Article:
Lindsay Lou & the Flatbellys - putting character in the songs
Their music sounds almost as if it’s untouched by modern technology. Beneath these vibrant acoustic instruments played with a sure sense of the American old-time and bluegrass traditions and their timeless songs of human emotions and relationships, however, Lindsay Lou and the Flatbellys share a reliance on mobile phones with just about every other musician on the planet.
In Lindsay Lou herself’s case, her phone is her best friend when it comes to songwriting.
“I tend to wait for inspiration to strike rather than going out and looking for ideas,” she says down the line from the group’s base in Ionia, Michigan. “But I always try to be open to suggestions and if an idea comes, wherever I might be, if I have my phone with me I’m okay. I can call my voicemail and leave a melodic hook or a lyrical phrase that’s struck me and work on it later. That way I won’t lose it or forget it and it’s amazing how a little idea can grow or be developed from a phone message into something that might make it onto a record.”
In the beginning, they were separate entities. The Flatbellys, which includes Lindsay Lou’s husband, mandolinist Josh Rilko, got together at Michigan State University to play traditional bluegrass. At an open mic session in town one night, the young woman her parents know as Lindsay Rachel Petroff got up and sang with them. Something clicked, not least between the singer and the mandolin player, but Lindsay Lou had studies in Human Biology, Spanish and Bioethics to complete (she holds a BA in the first two and a qualification in the third) and had plans to travel in Latin America. So they went their separate ways until Lindsay Lou amassed a collection of songs she wanted to record and Lindsay Lou and the Flatbellys was born.
The Petroffs were a family of singers, ready to break into harmony at the drop of a hat, and Lindsay Lou grew up singing and listening to her mother’s record collection.
“She always listened to good singers, people with strong distinctive voices,” says Lindsay Lou, “and the first one who made a particular impression on me was Nat King Cole. I spent a lot of time listening to him, trying to make my voice sound as much like his as possible. I’d go over and over his songs, phrase by phrase. It became a real passion of mine. I didn’t think about singing jazz for a living, though, until I was twenty-one and I met this woman who sang Billie Holiday songs. That changed my life and I started listening to 1940s and 1950s jazz all the time.”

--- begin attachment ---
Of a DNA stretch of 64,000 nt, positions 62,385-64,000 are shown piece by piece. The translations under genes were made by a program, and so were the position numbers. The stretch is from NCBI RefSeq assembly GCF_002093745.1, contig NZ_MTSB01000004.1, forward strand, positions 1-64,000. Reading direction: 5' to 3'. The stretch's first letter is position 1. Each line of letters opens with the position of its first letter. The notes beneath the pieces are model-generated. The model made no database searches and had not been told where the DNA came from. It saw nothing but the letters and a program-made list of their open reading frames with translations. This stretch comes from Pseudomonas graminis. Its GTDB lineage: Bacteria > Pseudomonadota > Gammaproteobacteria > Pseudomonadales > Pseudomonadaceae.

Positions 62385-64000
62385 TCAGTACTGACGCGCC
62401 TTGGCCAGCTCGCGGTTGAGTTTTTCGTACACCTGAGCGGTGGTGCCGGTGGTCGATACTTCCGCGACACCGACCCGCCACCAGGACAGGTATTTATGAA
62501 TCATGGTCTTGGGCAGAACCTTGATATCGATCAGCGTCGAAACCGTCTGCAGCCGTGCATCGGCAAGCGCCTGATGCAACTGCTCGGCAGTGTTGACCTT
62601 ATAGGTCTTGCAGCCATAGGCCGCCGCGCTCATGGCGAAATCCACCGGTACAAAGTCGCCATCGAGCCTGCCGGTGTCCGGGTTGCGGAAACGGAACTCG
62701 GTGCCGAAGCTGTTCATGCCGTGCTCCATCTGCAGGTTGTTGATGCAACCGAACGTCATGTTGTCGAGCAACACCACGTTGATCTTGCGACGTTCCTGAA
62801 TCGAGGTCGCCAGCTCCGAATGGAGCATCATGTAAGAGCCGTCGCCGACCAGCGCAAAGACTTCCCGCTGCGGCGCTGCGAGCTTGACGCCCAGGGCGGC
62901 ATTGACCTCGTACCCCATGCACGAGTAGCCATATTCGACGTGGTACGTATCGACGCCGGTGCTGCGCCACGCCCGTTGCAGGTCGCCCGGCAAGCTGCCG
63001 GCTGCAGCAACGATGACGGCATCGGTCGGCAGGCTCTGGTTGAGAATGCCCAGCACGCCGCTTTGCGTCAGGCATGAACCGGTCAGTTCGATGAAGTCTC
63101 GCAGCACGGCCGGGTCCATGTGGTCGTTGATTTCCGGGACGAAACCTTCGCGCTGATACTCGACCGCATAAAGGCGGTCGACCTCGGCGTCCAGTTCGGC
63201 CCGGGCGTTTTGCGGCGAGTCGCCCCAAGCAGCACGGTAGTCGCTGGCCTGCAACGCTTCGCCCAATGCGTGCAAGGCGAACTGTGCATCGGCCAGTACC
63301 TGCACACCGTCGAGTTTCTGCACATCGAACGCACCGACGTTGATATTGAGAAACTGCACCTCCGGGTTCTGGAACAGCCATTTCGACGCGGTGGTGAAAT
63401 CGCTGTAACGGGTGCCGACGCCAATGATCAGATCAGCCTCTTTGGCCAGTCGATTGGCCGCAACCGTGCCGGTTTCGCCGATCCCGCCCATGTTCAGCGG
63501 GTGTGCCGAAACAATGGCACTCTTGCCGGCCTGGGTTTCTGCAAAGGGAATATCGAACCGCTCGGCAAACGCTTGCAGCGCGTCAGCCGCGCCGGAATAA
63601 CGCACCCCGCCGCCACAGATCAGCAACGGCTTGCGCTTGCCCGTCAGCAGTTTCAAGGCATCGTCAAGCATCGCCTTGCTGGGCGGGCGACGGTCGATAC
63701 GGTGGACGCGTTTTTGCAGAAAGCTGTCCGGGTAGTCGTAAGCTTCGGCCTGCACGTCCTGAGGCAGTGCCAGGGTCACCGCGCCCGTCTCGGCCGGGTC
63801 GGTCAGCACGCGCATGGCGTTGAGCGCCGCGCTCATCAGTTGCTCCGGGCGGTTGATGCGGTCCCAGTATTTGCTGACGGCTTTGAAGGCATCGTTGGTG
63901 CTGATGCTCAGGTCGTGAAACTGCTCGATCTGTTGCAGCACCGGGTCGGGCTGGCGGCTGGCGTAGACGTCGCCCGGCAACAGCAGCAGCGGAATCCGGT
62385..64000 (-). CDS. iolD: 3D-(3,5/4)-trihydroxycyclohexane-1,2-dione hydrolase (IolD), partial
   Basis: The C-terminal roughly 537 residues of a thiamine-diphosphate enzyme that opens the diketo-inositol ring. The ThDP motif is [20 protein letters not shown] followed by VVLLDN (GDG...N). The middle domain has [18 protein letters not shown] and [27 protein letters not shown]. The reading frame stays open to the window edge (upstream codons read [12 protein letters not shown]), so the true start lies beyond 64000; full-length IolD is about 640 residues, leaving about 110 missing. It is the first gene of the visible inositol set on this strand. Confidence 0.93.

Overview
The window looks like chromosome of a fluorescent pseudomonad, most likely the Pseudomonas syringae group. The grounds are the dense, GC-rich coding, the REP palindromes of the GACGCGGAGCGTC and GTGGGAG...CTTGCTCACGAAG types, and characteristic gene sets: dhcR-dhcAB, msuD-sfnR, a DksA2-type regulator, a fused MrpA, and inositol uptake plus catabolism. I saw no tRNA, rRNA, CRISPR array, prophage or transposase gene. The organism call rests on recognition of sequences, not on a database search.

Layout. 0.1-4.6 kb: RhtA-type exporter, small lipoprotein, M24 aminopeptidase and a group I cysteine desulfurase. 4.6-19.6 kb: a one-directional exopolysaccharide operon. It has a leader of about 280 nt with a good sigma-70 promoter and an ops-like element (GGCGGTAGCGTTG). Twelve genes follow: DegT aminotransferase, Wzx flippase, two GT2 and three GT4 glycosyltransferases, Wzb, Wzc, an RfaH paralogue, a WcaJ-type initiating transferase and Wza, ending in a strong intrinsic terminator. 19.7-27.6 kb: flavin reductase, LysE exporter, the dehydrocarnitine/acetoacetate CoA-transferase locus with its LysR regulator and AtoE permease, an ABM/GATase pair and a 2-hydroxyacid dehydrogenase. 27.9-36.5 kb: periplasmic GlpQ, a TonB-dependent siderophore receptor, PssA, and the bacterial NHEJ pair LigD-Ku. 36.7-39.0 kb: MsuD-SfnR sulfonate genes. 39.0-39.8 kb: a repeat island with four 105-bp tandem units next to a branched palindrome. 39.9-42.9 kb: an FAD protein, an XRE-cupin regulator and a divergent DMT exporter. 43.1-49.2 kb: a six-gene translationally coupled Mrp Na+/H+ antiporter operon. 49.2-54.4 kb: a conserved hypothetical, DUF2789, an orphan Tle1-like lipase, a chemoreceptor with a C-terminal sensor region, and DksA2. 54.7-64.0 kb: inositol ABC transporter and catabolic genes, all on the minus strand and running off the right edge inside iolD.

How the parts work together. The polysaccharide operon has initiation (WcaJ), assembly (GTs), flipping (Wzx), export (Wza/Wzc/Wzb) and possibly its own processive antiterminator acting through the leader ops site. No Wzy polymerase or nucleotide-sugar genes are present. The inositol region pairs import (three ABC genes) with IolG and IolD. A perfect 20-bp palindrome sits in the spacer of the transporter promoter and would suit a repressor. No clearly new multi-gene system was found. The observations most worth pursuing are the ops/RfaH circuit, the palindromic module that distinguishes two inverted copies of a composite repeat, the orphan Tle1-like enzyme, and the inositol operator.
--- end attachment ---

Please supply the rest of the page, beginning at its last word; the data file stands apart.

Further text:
The meeting of jazz singer and bluegrass band might seem unorthodox but the results are entirely natural. For Lindsay Lou, the character of a jazz singer, the idea that you need to have experienced the storyline in a jazz ballad to be able to sing it convincingly, can transfer into any style of music.
“I recently became completely hooked on this song, Blowing Away,” she says. “It was written by this guy from the Greenwich Village folk scene in the 1970s, I think [Eric Kaz, who also wrote Love Has No Pride for Bonnie Raitt], and I heard Linda Ronstadt and Bonnie Raitt singing it and the reason it made such an impression on me, apart from it being such a great song, was that these two really powerful women singing it just hit me in a certain way. They’re not jazz singers, as such, but they have character and that counts for a lot.”
With their first recording under their belt, Lindsay Lou and the Flatbellys set about clocking up road miles with a vengeance. In their first year together they played one hundred and twenty concerts, a total that was eclipsed and eclipsed again until they reached the two hundred mark. As we speak, they’re just about to leave for a run through Colorado. Travelling together and playing so much has the benefit of developing a close understanding and they recorded their latest album, Ionia, while living together under the one roof, using the living room as the studio. The downside of heavy touring – that performances can become churned out by rote – doesn’t apply in this instance.
“Everybody in the Flatbellys can play everybody else’s instruments,” says Lindsay Lou, “and they’ll swap around to keep things fresh. Plus, I’m always mindful that people have paid good money to see us and they deserve to go home feeling good. That doesn’t necessarily mean that they have to feel happy – sad songs can make people feel good too – but for me, when I’m in the audience, a good show is one that, just for that moment, takes me someplace else entirely and I hope we can do that for people who come out to see us.”
From The Herald, April 29, 2015.